Marquette University, Milwaukee, WI, USA
This paper examines a curious trope in classical Latin literature suggesting that Jews habitually fast on the Sabbath. After assessing various arguments to the effect that the rumor was grounded in an otherwise unknown custom peculiar to the Jewish community of ancient Rome, the author contends that the alleged Sabbath fast was a cultural misperception. The conspicuous weekly withdrawal of Rome’s Jews from the city’s food trade signaled to certain gentile observers that their Jewish neighbors did not eat or drink on their day of rest. Based on empirical reasoning, that mistaken inference managed to take hold among Rome’s literati because it reinforced a common nativist perception of the irredeemable strangeness of the city’s foreign residents. Nevertheless, the liveliness of the rumor as a cultural meme speaks to the vitality of the genuine Jewish practices that informed it, namely the predilection of Rome’s Jews for ritually clean or kosher food and their avoidance of commerce on the Sabbath.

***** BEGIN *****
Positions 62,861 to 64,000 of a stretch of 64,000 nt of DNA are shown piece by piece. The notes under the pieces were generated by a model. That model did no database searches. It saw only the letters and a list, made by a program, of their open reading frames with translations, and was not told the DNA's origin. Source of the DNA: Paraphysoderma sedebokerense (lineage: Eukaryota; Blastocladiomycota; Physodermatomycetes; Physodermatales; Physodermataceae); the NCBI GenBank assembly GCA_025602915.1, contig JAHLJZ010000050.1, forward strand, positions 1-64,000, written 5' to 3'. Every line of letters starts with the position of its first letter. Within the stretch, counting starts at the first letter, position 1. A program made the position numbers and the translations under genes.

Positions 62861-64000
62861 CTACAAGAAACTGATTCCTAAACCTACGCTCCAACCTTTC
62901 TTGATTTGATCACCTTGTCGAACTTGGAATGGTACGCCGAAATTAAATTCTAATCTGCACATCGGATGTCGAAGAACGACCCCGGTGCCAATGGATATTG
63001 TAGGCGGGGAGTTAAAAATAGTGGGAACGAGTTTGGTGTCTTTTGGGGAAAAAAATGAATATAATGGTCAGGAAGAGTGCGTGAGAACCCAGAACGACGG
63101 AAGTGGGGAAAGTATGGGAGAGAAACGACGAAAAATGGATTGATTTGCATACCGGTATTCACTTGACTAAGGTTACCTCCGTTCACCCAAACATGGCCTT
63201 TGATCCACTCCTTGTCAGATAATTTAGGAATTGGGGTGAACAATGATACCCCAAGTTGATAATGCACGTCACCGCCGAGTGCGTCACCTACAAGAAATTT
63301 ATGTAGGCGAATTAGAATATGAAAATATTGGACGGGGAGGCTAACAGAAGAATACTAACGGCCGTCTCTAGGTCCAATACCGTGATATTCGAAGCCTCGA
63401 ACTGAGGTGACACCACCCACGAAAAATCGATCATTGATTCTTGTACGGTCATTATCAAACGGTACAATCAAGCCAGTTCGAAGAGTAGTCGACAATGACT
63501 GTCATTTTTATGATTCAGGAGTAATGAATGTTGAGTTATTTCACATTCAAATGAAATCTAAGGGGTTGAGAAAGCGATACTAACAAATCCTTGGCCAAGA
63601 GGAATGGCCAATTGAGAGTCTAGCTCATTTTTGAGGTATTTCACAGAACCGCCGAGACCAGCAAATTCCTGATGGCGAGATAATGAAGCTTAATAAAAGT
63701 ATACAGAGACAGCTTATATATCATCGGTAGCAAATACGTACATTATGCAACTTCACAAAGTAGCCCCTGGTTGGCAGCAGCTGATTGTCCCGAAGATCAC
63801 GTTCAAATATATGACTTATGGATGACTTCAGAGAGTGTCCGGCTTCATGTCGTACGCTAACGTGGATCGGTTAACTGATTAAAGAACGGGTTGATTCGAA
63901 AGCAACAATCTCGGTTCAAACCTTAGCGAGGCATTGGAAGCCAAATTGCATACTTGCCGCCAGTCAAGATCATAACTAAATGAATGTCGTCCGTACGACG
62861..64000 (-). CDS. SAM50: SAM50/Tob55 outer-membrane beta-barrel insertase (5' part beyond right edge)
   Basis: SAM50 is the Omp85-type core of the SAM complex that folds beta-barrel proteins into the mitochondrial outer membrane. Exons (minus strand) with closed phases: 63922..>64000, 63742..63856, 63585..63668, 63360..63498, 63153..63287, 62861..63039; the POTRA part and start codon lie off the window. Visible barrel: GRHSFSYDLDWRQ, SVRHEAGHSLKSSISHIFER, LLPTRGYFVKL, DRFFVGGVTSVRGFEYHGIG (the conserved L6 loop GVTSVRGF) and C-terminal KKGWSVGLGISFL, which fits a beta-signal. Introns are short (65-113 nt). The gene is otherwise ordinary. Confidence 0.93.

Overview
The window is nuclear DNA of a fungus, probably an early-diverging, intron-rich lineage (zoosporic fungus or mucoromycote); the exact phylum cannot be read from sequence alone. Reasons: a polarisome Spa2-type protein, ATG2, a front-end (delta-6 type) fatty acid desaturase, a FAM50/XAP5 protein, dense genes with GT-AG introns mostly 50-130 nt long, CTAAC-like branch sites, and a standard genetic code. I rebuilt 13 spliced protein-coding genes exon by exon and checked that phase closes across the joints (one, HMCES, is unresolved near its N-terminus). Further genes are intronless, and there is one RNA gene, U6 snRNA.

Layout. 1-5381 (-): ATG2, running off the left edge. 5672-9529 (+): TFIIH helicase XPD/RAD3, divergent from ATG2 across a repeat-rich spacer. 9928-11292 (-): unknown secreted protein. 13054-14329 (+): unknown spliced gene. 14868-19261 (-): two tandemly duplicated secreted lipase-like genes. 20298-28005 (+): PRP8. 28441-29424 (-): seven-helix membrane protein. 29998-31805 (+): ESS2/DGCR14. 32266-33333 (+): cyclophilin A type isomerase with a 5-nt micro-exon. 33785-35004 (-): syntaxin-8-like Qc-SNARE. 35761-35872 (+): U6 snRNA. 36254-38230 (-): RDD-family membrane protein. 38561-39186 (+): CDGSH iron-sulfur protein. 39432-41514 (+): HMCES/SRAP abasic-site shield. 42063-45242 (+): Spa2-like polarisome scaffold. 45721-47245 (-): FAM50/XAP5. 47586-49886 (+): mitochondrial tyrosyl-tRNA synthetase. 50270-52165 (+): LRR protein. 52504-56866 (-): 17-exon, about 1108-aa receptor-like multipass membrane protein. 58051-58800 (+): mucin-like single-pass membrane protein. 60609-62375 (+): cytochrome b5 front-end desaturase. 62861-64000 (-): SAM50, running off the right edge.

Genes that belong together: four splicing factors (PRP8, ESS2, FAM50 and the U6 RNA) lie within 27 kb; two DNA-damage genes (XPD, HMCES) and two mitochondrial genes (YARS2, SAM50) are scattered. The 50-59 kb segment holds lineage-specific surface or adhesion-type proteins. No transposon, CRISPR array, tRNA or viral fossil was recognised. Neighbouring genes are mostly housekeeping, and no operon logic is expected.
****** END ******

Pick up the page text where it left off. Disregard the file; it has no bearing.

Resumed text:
Christian Patristic and Mediaeval Interpretation of the Plural Forms in Genesis 1.26, 3.5 and 3.22 Situated Against the Classic Jewish Exposition
Concordia Theological Seminary, Kowloon, Hong Kong